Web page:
Such conclusions are supported by robust data. 80% of CEOS of SOEs are party members. Party leaders and senior managers of SOEs regularly swap positions in what has been described as a ‘common rotation’.

While the Communist Party clearly controls and influences Chinese SOEs, this has been overlooked in western analyses of Chinese corporate governance. Instead, the focus has been on the formal similarity in Western and Chinese corporate models. Chinese company law – including as regards SOEs – provides for corporate forms that mirror the fundamental characteristics of Western companies, such as independent legal personality, limited liability, transferable shares, and centralised management by a board that responds to capital owners. From this perspective, SASAC is supposed to ensure professional management detached from the interests of the Chinese state, in line with the role of control trustee that is advocated for Western SOEs. However, the institutional environment in China means that these similarities are merely superficial. In particular, such an approach overlooks the control exercised by infra-state bodies such as the Chinese Communist Party, which controls both the Government and the operations and management personnel of SOEs. A comprehensive analysis of Chinese SOEs necessitates, then, a two-level analysis of corporate governance: a legal one where the power is exercised by state entities such as SASAC, and a political one where the Communist party assumes an essential role.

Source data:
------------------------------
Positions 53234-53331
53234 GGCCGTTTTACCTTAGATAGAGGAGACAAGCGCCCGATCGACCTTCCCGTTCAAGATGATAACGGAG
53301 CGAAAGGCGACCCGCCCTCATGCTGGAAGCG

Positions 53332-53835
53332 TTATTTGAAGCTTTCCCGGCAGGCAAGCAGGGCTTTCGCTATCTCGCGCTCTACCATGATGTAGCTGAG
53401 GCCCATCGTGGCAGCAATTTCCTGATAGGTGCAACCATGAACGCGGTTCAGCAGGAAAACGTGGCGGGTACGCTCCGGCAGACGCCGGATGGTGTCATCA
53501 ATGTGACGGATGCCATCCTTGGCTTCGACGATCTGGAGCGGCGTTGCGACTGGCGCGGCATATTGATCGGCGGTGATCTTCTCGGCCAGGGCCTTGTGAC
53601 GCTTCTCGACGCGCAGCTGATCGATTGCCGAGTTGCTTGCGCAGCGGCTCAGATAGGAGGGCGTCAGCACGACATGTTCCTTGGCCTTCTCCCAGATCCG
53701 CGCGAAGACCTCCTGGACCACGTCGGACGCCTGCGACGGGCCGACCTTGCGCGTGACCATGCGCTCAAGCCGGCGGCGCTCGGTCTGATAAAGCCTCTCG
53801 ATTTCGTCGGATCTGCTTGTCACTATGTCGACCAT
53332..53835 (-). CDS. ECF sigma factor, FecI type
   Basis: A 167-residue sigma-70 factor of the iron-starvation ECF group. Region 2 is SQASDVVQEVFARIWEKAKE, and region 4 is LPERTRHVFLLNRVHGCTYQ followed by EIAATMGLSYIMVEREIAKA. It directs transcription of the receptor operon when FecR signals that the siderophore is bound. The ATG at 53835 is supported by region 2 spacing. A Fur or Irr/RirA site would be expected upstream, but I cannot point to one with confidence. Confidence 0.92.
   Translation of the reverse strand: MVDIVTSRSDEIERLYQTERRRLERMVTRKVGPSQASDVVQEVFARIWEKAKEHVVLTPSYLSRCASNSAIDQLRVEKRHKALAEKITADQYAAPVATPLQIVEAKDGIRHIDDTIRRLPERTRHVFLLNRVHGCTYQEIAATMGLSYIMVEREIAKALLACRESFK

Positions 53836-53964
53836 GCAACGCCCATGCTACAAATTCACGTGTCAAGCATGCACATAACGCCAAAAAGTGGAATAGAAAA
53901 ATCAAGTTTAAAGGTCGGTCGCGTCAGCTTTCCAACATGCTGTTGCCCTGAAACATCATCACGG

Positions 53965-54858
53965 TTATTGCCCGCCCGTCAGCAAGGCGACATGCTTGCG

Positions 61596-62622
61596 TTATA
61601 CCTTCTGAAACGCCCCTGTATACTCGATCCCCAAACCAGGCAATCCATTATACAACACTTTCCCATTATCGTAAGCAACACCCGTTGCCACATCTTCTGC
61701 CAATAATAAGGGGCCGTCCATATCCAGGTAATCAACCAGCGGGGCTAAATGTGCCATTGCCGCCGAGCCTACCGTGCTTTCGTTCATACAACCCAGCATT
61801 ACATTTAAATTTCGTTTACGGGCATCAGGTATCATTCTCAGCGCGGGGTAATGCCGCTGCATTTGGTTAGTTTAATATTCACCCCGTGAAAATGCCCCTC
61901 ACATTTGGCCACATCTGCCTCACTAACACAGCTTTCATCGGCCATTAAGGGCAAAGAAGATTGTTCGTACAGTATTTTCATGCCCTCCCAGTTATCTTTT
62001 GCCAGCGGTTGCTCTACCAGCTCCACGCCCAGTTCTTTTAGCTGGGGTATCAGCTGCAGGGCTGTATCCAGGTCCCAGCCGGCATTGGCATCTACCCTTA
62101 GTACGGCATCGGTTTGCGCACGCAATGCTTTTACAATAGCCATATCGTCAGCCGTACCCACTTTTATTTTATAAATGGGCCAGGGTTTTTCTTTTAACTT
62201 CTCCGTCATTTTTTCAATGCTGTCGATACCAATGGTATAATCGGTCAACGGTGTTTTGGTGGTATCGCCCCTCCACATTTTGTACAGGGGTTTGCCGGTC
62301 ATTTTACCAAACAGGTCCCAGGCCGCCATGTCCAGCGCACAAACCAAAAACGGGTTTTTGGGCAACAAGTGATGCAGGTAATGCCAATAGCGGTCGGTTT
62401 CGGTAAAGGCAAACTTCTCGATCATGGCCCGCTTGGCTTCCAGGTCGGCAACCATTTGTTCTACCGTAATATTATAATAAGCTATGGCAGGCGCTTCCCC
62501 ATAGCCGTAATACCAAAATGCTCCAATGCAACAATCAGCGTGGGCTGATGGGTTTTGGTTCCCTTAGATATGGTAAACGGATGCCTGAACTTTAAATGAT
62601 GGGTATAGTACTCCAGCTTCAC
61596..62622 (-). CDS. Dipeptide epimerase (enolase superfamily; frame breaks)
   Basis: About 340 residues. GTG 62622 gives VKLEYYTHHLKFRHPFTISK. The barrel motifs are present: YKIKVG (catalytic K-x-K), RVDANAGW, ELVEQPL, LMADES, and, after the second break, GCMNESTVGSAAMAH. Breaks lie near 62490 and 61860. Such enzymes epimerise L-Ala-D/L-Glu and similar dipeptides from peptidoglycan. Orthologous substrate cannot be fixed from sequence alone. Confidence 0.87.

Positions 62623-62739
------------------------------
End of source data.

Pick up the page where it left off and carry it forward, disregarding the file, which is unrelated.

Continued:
Section two contains a discussion of how the single economic entity doctrine has been applied to Chinese SOEs.